This is such a good little scene! In most of the Point Horrors we’ve read, this would be played straight, two girls who hate each other because one of them is beautiful and who fight over a boy, but here it’s a nice nod to how strange Elise is acting lately, and the thread of animal that runs through Val.
That night, Val’s dad takes her out for a fancy dinner at the Carson House, a restaurant just outside of town. She thinks it’s a little weird that they’re going out like this on a Thursday night (“I mean, who goes out to eat on a Thursday night?” Val, honey, Thursday night starts the weekend! My friends and I go out most Thursday nights.) She’s happy to go, though, and wears a velvet dress her grandmother gave her for Christmas. Dinner goes really well (she eats steak tartare, because she’s my very favorite ridiculous werewolf), and her dad finally admits over dessert that he needs to tell her something. He says that she’s probably figured out he’s seeing someone (she hasn’t, actually, but tries to play that off), and that he’s hoping it will turn into something special. He is, of course, seeing Regina, from Clever Gourmet. Val feels a little strange about it, even though she doesn’t mind him dating, not really; the “something special” part has thrown her for a loop, especially because it brings someone new into her life without really giving her a choice. In fact, the first thing she asks is whether he is going to tell Regina about Val being a werewolf. This surprises him, and he hasn’t even thought about it yet. That makes her feel worse, because he normally thinks of every detail before he goes forward with a plan.
(It’s also a great metaphor for privilege; of course you don’t think [racist/sexist/homophobic/transphobic/body shaming/ableist/etc. act] is a problem, because it isn’t a problem for you.)
Val is already upset that it seems like he has forgotten her, and then he says that he can’t bring secrets into a long-term relationship; she doesn’t care, because it is her secret and it isn’t her relationship. I’m actually with Val on this one. She gets to choose when and where and how and to whom she, ahem, comes out. (Metaphor clue-by-four there.)
He then says that if she had any other problem, he’d feel obligated to tell Regina about it before they made a commitment. Which is a load of bullshit for a ton of reasons. The two main ones are: you’re not getting ready to marry her at this point. Val hasn’t even fucking met her. I certainly hope you don’t spill all your daughter’s deepest secrets to people she doesn’t even fucking know just because you have some of early stage, surface level relationship. Val gets to decide who she wants to tell. Not you. If I kept my bipolar a secret (my metaphorical lycanthropy, if you will, which is a reference I make a lot), my family damn well better not be telling people about it without my permission.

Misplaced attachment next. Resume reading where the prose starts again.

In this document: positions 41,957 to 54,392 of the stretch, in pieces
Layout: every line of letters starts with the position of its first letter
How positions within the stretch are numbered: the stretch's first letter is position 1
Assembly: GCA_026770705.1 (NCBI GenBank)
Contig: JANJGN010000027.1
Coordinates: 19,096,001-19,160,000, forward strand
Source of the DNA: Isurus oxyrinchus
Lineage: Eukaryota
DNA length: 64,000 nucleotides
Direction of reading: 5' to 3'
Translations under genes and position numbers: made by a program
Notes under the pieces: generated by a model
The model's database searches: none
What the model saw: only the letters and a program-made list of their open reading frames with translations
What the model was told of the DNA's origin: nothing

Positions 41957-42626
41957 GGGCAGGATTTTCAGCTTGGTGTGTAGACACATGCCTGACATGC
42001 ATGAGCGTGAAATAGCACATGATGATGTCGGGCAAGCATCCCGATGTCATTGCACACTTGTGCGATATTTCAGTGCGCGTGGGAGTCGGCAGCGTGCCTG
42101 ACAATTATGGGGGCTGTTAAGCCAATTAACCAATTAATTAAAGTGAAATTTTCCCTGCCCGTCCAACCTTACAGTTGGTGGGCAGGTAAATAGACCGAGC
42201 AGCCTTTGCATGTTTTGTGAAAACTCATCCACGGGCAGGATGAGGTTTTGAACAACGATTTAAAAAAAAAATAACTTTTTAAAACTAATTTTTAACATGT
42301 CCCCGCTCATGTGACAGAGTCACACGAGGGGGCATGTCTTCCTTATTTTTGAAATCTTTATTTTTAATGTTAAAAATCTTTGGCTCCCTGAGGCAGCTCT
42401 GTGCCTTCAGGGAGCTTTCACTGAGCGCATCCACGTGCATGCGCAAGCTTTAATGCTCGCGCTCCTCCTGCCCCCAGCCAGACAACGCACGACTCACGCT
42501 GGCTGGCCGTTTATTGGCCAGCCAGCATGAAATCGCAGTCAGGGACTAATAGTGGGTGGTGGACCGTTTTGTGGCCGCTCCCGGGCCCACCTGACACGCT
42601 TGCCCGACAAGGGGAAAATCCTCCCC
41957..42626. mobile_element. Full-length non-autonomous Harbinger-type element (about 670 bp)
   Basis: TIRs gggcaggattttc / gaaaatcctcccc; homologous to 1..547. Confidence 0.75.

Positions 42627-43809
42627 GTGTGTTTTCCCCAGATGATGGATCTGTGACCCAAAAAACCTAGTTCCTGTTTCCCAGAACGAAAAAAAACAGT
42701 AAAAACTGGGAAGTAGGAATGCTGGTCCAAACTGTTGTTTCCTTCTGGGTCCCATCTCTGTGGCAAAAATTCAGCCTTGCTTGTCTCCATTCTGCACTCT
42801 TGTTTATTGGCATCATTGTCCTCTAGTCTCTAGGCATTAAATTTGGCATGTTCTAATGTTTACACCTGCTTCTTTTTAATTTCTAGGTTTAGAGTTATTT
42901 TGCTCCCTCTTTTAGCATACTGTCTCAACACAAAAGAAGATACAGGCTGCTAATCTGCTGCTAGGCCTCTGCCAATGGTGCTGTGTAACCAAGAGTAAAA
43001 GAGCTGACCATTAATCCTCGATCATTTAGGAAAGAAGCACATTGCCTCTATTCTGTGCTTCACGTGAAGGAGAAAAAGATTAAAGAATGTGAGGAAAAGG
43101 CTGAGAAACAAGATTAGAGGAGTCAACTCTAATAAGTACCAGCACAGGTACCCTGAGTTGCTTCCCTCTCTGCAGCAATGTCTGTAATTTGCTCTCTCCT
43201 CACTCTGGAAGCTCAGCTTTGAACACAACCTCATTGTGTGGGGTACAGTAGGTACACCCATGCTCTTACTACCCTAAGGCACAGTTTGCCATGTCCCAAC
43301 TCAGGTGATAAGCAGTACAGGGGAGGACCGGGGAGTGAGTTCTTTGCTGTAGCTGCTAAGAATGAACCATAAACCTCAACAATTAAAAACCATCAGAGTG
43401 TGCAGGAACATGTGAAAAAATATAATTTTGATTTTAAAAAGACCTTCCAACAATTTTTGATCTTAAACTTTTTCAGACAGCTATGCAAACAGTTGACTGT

The second one hits Val, too, because she goes on to make his oblique reference very clear: he’s saying her lycanthropy is “like being crippled, or blind, or crazy. A–a disability. A handicap.”
As if that’s the worst thing in the fucking world. As if being one of those things is something to make you deserve your loss of privacy and removal of your agency. As if it would be okay for him to tell her secrets and override her decisions if it was true.
Mental health: with tact and sensitivity: ALL THE FUCKING POINTS (Essentially, “crazy” is a blanket term for a bad person with no qualms about killing anyone and everyone. Often because they are “crazy”. Because that’s how mental health works.)
I love this book and this series and these characters so damn much, and even then, the authors still include this harmful bullshit in their writing. I’m so angry I can’t even form coherent arguments about why it’s so terrible. I’M GOING TO BURN THE GODDAMN WORLD.
Okay, took a break, calmed down a little, moving on.
On the ride home, a black BMW races past them, and Val gets just a flash of Elise sitting in the passenger seat, her expression some emotion halfway between pleasure and fear. Val hadn’t been able to make out the driver, but she thinks he is older than Elise because of his posture, profile, and car. And it all worries her. She has bad dreams that night full of blood and voices calling in the dark.
Elise doesn’t look well at school the next day, even paler and more tired than ever. Val is deeply worried about her, and it makes her sharp when she asks who the guy in the BMW was. Elise swears that she was home alone all night, and though Val doesn’t believe her, she doesn’t push it, either. After a few minutes of silence, she invites Elise over for the night (it’s Friday night), and when Elise says she can’t leave her house, offers to come over, but Elise says she’s going to try to catch up on her sleep. Elise brushes off her concerns and actually walks away.